A recent addition to the Society’s Spanish offering…
Started this last night, on first opening the colour was so dense and purple I thought they’d put some Malbec in the bottle in error. Very youthful, oaky (in a nice way), spicy. Clearly a modern style, its pretty dense/ full bodied and hasn’t changed on day 2, but I’m enjoying it. Certainly offers something different from most of the spanish offerings, hefty enough to stand up to some robust foods too.
Purely for EP research with pasta and a meat, aubergine and red lentil sauce…
…deeply coloured with a ripe nose of black berries and plums, herbs and a lovely fragrant floral note. Very similar on tasting, there’s also a graphite note too that adds depth and seems to provide a bit of slippery texture. Medium to full body, big ripe flavours, light ripe tannins, and importantly, fresh acidity to balance the richness. It’s a lovely wine for £12 and truly representative of the area it comes from.
Hopefully the more sought after wines in the EP offer will have a similar balanced richness. Although it did make me think, why spend more !
This wine got me thinking about the upcoming Barolo 2016 offer…
…it was superb. Sweetly ripe fruit, nothing austere as can sometimes be the case, ripe powdery tannins that seemed to pop with flavour on the tongue, beautiful balance and freshness, it was a pleasure to drink. If any of their Barbaresco’s are in the offer, I’m in.
Sadly we have just enjoyed the last bottle (of 12) of the much under-rated vintage of 2011 with rib-eye steaks, béarnaise sauce and steamed broccoli. Next we will be on to the 2014 with 2015 to follow that in due course. Nicolas Thienpont makes wonderful wines at all quality (and price) levels.
Disappointing. Nose promising but tart, vegetal, one dimensional, almost pointedly austere and a definite green bitterness on the finish which is partly mitigated with some air. Definitely in the Mornington/cool climate style but overdone. I just don’t seem to get on with NZ Pinot.
Finally got round to eating the ox cheek stew from this weekend’s drinking thread.
Mrs B was out practising chasing a hockey ball round a field this evening so decided to cook polenta to soak it up (Mrs B does not enjoy polenta). Messed up portions and cooked a mega portion (as though Mrs B loves polenta), but all very tasty.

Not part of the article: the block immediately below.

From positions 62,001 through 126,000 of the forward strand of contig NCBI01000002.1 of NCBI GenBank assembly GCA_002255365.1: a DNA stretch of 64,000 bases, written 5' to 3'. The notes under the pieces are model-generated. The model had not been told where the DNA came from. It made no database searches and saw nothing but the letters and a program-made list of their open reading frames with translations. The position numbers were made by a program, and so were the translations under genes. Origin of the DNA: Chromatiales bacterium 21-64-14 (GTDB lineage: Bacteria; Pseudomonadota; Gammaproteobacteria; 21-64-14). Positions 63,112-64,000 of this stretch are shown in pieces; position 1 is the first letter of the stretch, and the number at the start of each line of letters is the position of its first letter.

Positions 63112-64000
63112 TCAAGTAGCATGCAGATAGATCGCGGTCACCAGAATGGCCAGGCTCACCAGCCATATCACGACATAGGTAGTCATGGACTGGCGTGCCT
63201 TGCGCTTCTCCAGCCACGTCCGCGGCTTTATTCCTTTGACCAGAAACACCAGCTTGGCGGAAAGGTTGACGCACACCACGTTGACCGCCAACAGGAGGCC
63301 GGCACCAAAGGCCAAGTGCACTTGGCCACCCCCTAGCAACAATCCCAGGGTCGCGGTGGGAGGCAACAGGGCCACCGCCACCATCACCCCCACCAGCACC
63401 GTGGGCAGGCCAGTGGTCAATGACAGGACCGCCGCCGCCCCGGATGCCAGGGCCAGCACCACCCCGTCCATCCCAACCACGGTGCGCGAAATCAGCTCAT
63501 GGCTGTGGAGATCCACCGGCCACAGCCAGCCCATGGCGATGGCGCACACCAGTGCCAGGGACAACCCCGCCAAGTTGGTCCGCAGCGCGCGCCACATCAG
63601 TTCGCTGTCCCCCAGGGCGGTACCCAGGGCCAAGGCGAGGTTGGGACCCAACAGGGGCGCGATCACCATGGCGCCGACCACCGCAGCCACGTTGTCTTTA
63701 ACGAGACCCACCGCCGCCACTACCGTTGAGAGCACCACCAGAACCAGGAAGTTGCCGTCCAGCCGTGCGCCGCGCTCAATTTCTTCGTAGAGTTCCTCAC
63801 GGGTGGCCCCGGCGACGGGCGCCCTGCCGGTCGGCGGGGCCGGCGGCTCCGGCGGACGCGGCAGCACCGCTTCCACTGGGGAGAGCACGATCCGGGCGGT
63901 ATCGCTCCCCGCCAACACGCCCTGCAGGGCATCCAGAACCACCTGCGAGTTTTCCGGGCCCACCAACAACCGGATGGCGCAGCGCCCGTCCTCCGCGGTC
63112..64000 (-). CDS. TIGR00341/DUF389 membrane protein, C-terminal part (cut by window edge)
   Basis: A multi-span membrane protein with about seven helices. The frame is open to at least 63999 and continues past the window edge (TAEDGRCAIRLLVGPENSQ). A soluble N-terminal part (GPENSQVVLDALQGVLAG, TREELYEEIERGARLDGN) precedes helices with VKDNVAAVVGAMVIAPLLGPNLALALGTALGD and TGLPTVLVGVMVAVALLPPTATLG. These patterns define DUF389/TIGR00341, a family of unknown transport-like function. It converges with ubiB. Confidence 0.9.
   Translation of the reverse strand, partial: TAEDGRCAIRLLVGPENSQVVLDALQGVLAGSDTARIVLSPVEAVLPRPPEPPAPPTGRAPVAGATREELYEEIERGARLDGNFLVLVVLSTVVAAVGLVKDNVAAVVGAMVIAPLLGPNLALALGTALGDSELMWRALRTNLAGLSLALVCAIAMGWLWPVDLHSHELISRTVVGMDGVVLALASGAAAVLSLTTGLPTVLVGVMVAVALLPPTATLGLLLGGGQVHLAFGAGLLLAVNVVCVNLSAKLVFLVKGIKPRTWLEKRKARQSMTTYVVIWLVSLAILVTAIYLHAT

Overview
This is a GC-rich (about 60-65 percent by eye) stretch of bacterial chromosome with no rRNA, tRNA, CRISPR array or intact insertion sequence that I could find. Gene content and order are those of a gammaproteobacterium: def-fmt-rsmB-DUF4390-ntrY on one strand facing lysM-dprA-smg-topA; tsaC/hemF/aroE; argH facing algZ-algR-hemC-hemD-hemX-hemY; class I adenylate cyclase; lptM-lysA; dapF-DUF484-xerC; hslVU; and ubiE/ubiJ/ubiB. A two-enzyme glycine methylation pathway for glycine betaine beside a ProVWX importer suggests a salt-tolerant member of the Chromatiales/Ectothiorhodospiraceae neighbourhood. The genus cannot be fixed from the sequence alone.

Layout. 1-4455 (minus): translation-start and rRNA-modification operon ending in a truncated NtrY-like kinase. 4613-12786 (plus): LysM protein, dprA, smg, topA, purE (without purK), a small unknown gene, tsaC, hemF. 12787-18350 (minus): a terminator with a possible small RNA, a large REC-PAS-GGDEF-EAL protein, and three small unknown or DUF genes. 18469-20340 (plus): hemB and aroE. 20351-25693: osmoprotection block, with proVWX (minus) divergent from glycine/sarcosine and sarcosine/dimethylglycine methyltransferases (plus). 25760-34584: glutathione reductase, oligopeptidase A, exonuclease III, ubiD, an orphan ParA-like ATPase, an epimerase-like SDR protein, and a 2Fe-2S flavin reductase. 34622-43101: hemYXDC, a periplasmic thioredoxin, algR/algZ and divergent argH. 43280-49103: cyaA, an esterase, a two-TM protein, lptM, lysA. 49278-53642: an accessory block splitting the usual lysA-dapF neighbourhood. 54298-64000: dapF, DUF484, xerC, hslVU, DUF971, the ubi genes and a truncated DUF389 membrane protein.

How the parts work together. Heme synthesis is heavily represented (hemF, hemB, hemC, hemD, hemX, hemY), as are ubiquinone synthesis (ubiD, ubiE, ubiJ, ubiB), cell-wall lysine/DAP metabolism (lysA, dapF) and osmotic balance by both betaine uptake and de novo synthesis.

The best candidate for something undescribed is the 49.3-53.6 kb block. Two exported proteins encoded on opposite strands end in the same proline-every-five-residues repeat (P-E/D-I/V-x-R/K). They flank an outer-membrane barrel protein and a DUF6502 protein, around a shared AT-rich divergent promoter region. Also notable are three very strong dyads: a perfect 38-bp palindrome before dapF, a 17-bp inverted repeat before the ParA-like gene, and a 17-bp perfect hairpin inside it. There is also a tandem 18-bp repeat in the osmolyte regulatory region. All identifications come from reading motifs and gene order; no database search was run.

Fancied a glass of something big to accompany so opened this
I got more red fruit than black fruit (8 year-old agreed), but very enjoyable with supper. The second glass without supper not as fun - effects of oak ageing very evident - lots of vanilla and the tannins not quite integrated enough.
Naturally… no longer available. Was part of TWS ultimate Xmas case (top tip: buy in January, superb selection of ready to drink wines)
I don’t think I have ever had a better white Burgundy, even better than that Mersault on Britanny Ferries with a huge grilled Dover sole. High praise indeed. I sincerely hope TWS staff read this and get some more in.
But I was persuaded that they were likely to overwhelm tonight’s meal of salmon in a dill and creme fraiche sauce so we went for the last bottle of Saumaize-Michelin Pouilly Fuisse courtelongs 2008 which is in a great place and could have lasted a few years more. Not sure what to eat with the sherries…
FMC is indeed excellent but does not need to be aged. FMC 2015 is the most profound white I have ever drank and it was on NYE 2017.
I had FMC 2016 on NYE a month or so ago and I can’t say it was significantly better than when I first had it in the summer of 2018. Tasted alongside the NV Dirty Little Secret II which I can also state was not markedly better despite being perhaps double the price.
FMC is a superb wine, it’s a little pricy now though.
…it was a tenner in the clearance sale. Deeply coloured with a ripe nose of red and black fruits and a touch of spice. On tasting, it was also big, ripe and juicy with similar flavours to the nose, unobtrusive tannins gave it some necessary grip. Thankfully it’s fresh acidity provided the balance required to stop it overstepping the mark into jamminess. Like the Ferraton Syrah, on Tuesday, it’s on the large side but it showed excellent typicity and was very good value for money.
Served slightly chilled it was a great pairing with a rare duck breast.
I’m coming to the conclusion that Clos du Caillou is the producer for me when it comes to CdR. Their reserve bottling ( 2013 ) was the bees knees too but the alcohol level in the 2018 is off putting so I’ve decided to take a punt on their ‘Quartz’ bottling in the current EP offer.